“I’ve been doing that for probably 40 years,” she said.
This decade, Hozman backed up her mini-rebellion with a real category-killer: “Blended People,” 27 photographic portraits of people who couldn’t find their box on the census if they tried.
Hozman is a Lansing resident and longtime civil rights activist whose last photo exhibit was a 2006 Creole Gallery show of specially enhanced images for the blind. For this project, she said she chose subjects whose mother and father “have origins from different parts of the globe.”
The result is a luminous black-and-white bouquet of skin shades, hair textures, eye shapes and personalities, a timely reminder of the glories of old-school film, and an intriguing thought experiment.
Hozman knew viewers would be curious about the ethnic, religious or national background of her subjects, who range in age from 3 months to 88 years old. She kept a private spreadsheet to make sure the largest possible variety of geographical origins are represented, but isn’t sharing that information with the viewer. Nothing is written on the portrait labels but the subject’s name and “100 Percent Citizen of the Earth.”
“It’s normal for human beings to categorize,” Hozman said. “But I wondered whether people could go to a show and turn off that button.”
The “category” button seems harmless enough to those who are doing the categorizing, but if you’re pigeonholed all your life, it can a bruising experience.
Kuana M. School, a nurse’s assistant from Mason, is a longtime friend of Hozman’s and was her first subject for “Blended People.”
School said she’s often asked about her background, a blend of African-American, German, Irish and American Indian.
“People always have to know, ‘Why do you look this way?” School said. “I feel like I have to constantly make others feel comfortable about not being able to place me in a category, and that kind of gets annoying after a while.”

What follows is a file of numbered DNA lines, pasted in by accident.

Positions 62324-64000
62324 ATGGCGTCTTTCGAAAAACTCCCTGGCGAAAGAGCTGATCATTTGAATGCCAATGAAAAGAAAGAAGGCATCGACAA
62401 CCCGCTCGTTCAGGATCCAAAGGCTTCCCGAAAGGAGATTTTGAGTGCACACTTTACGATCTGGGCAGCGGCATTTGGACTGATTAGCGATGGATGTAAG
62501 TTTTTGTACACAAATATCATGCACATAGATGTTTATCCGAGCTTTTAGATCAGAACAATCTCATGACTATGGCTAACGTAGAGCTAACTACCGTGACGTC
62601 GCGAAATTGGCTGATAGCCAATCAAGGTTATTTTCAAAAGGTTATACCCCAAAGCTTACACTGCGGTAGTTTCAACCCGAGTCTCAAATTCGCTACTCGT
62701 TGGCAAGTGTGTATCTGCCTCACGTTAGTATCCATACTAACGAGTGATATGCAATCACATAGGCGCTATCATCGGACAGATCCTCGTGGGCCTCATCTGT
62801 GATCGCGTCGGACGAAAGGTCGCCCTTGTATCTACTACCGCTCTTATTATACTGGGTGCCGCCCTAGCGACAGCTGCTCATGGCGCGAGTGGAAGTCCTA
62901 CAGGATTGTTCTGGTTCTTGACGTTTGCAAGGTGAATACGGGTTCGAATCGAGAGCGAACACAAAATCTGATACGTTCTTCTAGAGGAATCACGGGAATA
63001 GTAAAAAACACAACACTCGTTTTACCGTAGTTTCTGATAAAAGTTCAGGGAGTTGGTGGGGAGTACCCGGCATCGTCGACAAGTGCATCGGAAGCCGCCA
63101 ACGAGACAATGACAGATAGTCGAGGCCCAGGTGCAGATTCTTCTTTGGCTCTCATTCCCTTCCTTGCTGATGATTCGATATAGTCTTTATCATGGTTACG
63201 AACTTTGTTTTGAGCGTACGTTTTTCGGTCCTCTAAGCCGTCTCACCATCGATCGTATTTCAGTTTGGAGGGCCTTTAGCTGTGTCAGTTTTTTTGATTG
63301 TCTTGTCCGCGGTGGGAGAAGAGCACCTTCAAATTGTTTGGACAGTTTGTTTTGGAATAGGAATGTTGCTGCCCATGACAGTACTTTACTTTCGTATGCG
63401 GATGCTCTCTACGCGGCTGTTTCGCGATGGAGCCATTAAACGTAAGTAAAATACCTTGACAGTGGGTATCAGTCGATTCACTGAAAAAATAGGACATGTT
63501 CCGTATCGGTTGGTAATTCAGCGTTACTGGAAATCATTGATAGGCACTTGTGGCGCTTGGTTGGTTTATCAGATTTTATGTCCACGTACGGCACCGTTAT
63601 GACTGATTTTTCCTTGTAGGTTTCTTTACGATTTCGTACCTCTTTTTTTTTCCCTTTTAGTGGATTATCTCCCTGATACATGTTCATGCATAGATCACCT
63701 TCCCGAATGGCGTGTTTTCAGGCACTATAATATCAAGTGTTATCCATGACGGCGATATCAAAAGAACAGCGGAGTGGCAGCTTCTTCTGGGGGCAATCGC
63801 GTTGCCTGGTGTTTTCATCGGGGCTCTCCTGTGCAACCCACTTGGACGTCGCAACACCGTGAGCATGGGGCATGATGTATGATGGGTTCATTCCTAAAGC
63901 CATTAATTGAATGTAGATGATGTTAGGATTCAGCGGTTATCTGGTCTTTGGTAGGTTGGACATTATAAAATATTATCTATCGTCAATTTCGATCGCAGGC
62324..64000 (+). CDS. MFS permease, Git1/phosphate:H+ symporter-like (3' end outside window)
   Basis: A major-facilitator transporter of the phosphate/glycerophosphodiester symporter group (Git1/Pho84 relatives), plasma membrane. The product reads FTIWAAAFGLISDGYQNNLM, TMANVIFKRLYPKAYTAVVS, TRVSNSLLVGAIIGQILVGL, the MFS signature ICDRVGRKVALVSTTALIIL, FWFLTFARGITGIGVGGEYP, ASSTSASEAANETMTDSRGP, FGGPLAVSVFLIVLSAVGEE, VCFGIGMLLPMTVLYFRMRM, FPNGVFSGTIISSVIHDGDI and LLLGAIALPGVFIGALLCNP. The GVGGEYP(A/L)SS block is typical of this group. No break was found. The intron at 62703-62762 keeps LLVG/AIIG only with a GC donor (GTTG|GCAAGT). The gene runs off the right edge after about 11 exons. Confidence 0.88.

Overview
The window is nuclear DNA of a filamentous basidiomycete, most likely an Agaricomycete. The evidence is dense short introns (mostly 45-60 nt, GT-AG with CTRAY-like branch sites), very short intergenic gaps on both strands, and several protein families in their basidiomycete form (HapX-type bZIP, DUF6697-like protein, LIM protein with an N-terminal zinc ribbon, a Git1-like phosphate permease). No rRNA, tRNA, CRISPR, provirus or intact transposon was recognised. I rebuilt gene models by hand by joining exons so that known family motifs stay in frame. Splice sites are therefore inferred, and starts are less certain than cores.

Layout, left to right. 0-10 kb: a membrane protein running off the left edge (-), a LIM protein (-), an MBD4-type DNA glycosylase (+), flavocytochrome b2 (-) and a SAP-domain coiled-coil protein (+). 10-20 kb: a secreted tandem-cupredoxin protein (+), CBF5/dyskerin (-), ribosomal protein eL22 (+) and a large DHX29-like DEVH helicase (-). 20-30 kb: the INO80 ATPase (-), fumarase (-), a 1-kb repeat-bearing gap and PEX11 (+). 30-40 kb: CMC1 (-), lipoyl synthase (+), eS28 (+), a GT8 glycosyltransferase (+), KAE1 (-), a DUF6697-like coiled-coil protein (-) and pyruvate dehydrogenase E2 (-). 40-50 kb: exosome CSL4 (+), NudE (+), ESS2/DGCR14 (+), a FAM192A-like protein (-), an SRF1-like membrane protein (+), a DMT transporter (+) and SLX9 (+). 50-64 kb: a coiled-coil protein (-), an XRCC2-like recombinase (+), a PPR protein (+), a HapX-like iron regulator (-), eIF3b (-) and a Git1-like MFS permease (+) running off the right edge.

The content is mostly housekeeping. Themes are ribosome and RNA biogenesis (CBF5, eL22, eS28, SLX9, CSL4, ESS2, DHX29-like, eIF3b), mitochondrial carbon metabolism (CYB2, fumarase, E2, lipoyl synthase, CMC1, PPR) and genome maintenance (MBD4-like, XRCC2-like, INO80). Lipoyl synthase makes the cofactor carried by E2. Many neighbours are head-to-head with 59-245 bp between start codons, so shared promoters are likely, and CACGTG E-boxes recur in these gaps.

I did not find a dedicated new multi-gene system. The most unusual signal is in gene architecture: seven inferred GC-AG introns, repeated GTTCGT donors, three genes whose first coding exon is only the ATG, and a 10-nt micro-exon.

She said it comes from all sides.
“Mexican people tell me I’m being a bad Mejicana because I’m not honoring my heritage,” School said. “I keep telling them I’m not Latin.
“Older people, Caucasians, might say, ‘Oh, that’s OK that you’re black,’ kind of apologize for me.”
Another one of Hozman’s blended people, Christine Fisk, is used to impertinent questions on short acquaintance. “I still get it, and probably will for the rest of my life,” Fisk said.
Fisk, an employee at the Board of Water & Light, has a blend of African-American, Japanese and American Indian background. People sometimes approach her and start speaking in Spanish or Portugese, assuming she is from Mexico or Brazil.
Fisk’s daughter, who has an Irish-German dad, is more blended than she is. Although Fisk said she and her daughter look “exactly alike,” except for skin color, people assume they are not related.
“People look at her and say, ‘Is this yours?’” Fisk said.
The attention is not always innocent.
“Sometimes it’s been a little hostile,” she said. Recently, on an Amtrak ride, a man asked Fisk whether her daughter’s father was white.
“Most of the time it’s curiosity, and I don’t mind it, although you do get tired of it sometimes.”
Hearing stories like these, Hozman said photographing the show was like “reliving my life.”
“Sometimes, when people first see me, they greet me with, ‘What are you?’” Hozman said. “That’s before saying hello.”
When Hozman was in grade school, friends took her home and introduced her as “my Jewish friend.”
“Blended People” has a 1960s feel, and not just because of its orchestrated rainbow of faces and artist manifesto. The juicy radiance of hand-printed film animates every facial expression, from earthy spontaneity to quiet dignity.
While most photographers have gone irrevocably digital, there’s still a darkroom in Hozman’s basement, with an enlarger, a printer and laundry tubs that double as chemical baths. A couple of bricks and dumbbell weights flatten the prints for drying.
“I like the authenticity (of film),” Hozman said. “I know I have an exact record of what the light was doing and how the subject looked at that moment.”
Honora Bird’s Studio Gallery 1207 Turner St., Lansing Through May 30 (517) 285-9462